Just like it's odd to go to villages with no war memorial in the centre, and it's odd to have to consciously break the assumption that people of my grandparents' generation will have service experiences. The phrase "in the war" has almost no referent here. I'm living in a society that didn't lose huge swathes of the entire male population in two successive generations. There was no baby boom here, but rather an economic boom when the rest of Europe was crippled in the post-war period and Sweden wasn't (that was the time when Sweden became a nation of immigrants, because the sudden expansion of industry created a huge labour shortage).
The Jewish community remember the war, WW2 at least, but for them the war is tangled with Nazism and the Holocaust. This week we marked the anniversary of Kristallnacht; there are proportionally more people here who were personally affected than in England, I think. Those who were already in Sweden by the 30s remember what it was like with Occupied Norway on one border, and Axis Finland on the other, and Occupied Denmark just across the water. And the Swedish government allowing the German trains to travel through their supposedly neutral country, and the general atmosphere of relative sympathy for the Nazis (did anti-Communism or anti-Semitism come first? It's hard to say.) But none of that is the stuff I'm accustomed to remembering on this date.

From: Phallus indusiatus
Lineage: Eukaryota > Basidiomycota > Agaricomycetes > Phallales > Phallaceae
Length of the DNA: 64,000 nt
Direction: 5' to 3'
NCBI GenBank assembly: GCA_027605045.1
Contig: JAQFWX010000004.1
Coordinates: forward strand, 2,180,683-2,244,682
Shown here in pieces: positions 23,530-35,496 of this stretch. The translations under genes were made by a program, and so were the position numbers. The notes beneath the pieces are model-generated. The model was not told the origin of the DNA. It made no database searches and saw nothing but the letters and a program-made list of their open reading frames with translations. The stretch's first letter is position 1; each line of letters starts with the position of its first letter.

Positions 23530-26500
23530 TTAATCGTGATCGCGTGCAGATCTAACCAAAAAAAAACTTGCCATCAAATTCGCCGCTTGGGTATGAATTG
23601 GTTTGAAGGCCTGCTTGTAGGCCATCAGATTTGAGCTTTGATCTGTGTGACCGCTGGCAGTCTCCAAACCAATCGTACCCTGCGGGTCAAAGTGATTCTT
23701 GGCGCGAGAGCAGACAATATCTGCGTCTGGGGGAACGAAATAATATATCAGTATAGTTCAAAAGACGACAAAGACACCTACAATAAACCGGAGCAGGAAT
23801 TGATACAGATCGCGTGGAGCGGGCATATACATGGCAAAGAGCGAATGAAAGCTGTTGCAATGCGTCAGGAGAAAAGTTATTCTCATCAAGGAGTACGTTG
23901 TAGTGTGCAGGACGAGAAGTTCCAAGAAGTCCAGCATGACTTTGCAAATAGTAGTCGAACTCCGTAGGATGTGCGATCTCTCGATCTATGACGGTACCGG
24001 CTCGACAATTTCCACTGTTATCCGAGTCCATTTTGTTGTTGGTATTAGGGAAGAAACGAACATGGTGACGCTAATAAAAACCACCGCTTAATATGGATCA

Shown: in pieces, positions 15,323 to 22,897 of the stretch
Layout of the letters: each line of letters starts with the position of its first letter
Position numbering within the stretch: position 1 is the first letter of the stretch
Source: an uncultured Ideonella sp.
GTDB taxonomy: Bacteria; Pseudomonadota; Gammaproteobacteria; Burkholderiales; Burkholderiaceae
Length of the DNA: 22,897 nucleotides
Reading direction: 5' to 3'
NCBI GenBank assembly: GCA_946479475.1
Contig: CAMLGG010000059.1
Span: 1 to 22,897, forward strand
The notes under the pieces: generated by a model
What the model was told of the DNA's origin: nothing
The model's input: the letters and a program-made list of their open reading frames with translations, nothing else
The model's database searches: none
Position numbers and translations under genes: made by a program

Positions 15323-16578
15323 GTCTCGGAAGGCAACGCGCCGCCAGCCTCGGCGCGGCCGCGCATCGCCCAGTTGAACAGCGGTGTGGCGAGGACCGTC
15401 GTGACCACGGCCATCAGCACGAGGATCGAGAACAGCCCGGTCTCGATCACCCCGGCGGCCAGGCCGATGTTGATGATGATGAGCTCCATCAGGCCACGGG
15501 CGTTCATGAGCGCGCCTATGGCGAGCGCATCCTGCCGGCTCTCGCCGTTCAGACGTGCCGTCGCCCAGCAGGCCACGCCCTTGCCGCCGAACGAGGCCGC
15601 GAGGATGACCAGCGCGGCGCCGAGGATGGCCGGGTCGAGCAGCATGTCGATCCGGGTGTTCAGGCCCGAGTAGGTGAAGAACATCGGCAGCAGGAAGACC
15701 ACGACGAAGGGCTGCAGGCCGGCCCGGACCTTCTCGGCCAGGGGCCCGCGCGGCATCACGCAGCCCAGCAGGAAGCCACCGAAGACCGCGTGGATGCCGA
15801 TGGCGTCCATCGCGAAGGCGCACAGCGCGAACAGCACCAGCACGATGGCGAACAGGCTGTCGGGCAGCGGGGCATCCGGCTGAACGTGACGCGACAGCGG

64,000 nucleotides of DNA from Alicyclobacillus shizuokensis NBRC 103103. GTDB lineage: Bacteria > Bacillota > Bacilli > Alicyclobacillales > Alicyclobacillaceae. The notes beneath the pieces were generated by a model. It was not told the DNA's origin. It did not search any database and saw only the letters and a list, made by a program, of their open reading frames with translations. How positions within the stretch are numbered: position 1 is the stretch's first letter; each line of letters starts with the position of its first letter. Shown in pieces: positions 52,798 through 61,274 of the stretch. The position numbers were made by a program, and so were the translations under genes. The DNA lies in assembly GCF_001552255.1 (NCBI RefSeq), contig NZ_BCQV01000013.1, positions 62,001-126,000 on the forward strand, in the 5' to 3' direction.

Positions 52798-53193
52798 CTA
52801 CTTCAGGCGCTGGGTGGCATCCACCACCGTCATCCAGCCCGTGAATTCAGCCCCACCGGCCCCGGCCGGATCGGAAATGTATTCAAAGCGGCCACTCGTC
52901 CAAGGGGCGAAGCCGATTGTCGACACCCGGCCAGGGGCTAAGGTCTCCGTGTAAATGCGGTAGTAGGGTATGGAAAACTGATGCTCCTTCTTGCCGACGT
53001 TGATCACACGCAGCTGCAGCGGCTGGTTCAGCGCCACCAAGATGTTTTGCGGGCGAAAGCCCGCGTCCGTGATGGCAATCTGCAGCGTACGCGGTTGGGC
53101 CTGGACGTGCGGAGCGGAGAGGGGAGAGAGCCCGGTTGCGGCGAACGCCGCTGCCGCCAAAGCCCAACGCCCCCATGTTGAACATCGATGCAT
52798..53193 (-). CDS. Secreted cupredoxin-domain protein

Facebook and LJ reminded me of the date, and having been reminded, made me feel I wasn't remembering on my own. So I am adding my post to what seems like a kind of virtual ceremony.